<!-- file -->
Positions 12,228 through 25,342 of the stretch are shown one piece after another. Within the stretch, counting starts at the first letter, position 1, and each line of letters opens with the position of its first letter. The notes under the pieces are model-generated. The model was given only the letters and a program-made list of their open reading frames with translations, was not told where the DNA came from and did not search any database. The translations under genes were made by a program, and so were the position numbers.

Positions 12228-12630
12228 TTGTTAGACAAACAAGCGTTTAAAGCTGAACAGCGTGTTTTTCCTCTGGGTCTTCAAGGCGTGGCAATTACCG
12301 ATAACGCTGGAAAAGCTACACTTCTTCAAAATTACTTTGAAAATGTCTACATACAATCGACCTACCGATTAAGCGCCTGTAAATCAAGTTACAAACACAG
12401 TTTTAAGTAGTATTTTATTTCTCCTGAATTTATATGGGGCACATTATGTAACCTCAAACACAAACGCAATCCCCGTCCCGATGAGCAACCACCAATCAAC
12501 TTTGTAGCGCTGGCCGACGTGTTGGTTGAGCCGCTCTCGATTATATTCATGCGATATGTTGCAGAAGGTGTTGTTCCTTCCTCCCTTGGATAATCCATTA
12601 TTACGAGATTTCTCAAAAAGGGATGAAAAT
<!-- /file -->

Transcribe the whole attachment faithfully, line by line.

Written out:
Positions 12,228 through 25,342 of the stretch are shown one piece after another. Within the stretch, counting starts at the first letter, position 1, and each line of letters opens with the position of its first letter. The notes under the pieces are model-generated. The model was given only the letters and a program-made list of their open reading frames with translations, was not told where the DNA came from and did not search any database. The translations under genes were made by a program, and so were the position numbers.

Positions 12228-12630
12228 TTGTTAGACAAACAAGCGTTTAAAGCTGAACAGCGTGTTTTTCCTCTGGGTCTTCAAGGCGTGGCAATTACCG
12301 ATAACGCTGGAAAAGCTACACTTCTTCAAAATTACTTTGAAAATGTCTACATACAATCGACCTACCGATTAAGCGCCTGTAAATCAAGTTACAAACACAG
12401 TTTTAAGTAGTATTTTATTTCTCCTGAATTTATATGGGGCACATTATGTAACCTCAAACACAAACGCAATCCCCGTCCCGATGAGCAACCACCAATCAAC
12501 TTTGTAGCGCTGGCCGACGTGTTGGTTGAGCCGCTCTCGATTATATTCATGCGATATGTTGCAGAAGGTGTTGTTCCTTCCTCCCTTGGATAATCCATTA
12601 TTACGAGATTTCTCAAAAAGGGATGAAAAT